Jane Embury looks back at a major fire where containment was non-existent
Last week I wrote about the importance of containment if a fire breaks out.
Containment is simply about trapping the fire in the place where it started, and making sure that it doesn’t spread.
It’s about protecting lives and property. But it’s also about business continuity because many companies go out of business after a major fire.
In this and in a further article, I’ll look at two notable fires that illustrate how containment can fail.
Here, I’ll look at a fire in South America that shocked the world in 2004. In the next article I’ll look at containment in a residential property in the USA. That fire was notable because it helped us gain a better understanding of how fires can quickly escalate.
The first fire I’ll look at started in the food court of a shopping complex on the outskirts of Asunción, Paraguay.
It began with a spark in a faulty chimney. That comparatively minor incident in the Ycuá Bolaños supermarket would go on to orphan over 200 children.
The tragedy began towards midday when a charcoal spark ignited grease that had accumulated due to a lack of maintenance. The fire then spread unnoticed between the three-storey building’s false ceiling and roof. This then caused the release of flammable gases.
The shock wave created by the first explosion broke external windows in the bakery section, flooding in oxygen. This allowed the fire to rapidly expand from the food court to the rest of the store. It also spread to the central air conditioning system, causing its nitrogen coolant to explode.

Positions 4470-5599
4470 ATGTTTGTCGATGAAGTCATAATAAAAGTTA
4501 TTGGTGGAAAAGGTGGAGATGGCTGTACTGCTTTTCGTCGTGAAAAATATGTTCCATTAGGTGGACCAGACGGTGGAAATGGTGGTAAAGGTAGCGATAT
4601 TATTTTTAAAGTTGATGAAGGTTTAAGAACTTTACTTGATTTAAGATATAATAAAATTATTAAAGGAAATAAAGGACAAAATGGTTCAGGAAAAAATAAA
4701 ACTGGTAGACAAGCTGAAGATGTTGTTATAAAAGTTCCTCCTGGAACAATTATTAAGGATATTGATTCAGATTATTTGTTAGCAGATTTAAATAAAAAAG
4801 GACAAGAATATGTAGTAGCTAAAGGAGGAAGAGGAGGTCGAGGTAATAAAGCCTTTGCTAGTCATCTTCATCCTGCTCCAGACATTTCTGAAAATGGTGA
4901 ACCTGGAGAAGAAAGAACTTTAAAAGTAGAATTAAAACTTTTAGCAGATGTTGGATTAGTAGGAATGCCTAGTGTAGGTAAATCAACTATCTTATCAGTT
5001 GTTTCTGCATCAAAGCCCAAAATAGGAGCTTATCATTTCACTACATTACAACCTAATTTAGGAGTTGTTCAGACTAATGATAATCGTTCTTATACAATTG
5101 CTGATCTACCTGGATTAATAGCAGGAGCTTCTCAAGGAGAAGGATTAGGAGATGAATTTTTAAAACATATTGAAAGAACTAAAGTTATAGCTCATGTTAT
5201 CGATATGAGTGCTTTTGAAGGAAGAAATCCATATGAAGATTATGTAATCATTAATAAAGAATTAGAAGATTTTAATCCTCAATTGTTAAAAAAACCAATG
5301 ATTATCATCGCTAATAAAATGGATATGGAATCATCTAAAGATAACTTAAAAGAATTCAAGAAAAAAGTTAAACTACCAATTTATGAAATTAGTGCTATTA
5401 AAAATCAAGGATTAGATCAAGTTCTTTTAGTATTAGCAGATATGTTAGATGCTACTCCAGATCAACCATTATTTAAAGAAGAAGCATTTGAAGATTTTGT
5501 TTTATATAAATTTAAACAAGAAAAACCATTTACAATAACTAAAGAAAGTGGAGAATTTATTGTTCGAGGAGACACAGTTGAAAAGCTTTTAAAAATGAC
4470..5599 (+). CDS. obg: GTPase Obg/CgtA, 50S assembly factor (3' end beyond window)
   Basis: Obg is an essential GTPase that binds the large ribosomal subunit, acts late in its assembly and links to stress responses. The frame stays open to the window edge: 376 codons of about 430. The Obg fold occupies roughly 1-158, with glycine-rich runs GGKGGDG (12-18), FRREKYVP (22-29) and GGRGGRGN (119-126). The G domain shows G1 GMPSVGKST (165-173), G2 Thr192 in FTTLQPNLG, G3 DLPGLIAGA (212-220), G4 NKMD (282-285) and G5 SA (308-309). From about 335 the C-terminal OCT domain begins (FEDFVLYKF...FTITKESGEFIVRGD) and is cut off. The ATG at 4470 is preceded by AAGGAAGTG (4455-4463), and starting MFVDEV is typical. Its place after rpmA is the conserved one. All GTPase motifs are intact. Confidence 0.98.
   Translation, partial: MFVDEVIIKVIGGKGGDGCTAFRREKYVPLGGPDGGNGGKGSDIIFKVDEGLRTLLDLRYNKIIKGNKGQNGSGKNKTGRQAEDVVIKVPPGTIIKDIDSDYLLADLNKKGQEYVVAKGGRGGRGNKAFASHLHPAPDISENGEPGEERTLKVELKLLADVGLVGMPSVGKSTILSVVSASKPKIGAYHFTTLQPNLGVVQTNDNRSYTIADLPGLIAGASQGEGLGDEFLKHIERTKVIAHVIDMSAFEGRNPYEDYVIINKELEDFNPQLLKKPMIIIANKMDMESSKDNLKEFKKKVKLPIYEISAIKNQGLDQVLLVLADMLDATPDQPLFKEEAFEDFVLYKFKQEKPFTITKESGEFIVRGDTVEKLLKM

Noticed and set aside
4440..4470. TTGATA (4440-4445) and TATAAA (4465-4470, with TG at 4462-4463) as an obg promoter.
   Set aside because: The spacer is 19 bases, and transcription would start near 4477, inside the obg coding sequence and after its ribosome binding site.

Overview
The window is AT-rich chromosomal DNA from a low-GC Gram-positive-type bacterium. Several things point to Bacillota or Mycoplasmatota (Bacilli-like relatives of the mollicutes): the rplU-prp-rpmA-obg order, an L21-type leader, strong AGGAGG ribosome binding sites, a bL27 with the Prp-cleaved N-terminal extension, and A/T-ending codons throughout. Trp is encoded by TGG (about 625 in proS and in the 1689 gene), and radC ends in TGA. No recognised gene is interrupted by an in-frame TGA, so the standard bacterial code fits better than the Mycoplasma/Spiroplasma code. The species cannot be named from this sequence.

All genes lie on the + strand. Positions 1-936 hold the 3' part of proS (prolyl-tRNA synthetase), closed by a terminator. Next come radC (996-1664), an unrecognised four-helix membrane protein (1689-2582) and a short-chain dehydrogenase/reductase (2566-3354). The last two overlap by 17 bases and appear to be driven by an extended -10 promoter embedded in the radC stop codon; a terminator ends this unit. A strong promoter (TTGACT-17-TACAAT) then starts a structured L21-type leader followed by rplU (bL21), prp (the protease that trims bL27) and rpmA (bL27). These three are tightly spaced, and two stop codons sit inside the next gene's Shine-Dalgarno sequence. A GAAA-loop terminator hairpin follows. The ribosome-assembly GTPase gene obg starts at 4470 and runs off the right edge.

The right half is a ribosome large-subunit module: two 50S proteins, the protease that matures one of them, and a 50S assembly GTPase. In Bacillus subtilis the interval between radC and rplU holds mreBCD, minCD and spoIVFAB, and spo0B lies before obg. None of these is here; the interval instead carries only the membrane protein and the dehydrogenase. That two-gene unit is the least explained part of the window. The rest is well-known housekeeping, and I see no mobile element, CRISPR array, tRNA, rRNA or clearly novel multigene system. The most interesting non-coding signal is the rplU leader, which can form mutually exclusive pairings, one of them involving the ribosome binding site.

The fire then spread downwards to the underground garage, where a car exploded. This set off another shock wave that brought the ground floor crashing into the basement. This effectively cut off lower level escape routes and dozens died in their cars.
The final toll was 364 dead, nine simply “disappeared,” and nearly 500 injured. Forty-six children died. The sheer scale of the tragedy so overwhelmed local health services that burns victims were also treated in nearby Uruguay.
Paraguay’s Supreme Court later found the supermarket’s owners guilty of culpable homicide. The building lacked an effective fire detection system and failed to meet minimum safety standards or adequate escape routes. For that, the building’s architect was also sentenced to two years in prison.
But it wasn’t just the inadequate escape routes. Several survivors and firefighters testified that, when the fire broke out, exit doors were deliberately locked. This was to stop people from leaving without paying for merchandise.
The Paraguay fire was therefore a tragic event made horrendously worse by human failures. Designing a bad building without adequate containment or means of escape, and then compounding that folly by deliberately blocking exits.
The main lesson from the Paraguay disaster is that fire can spread with devastating speed. That’s particularly the case in a large open space such as a supermarket or factory. And when it does get out of control, the best means of survival is escape.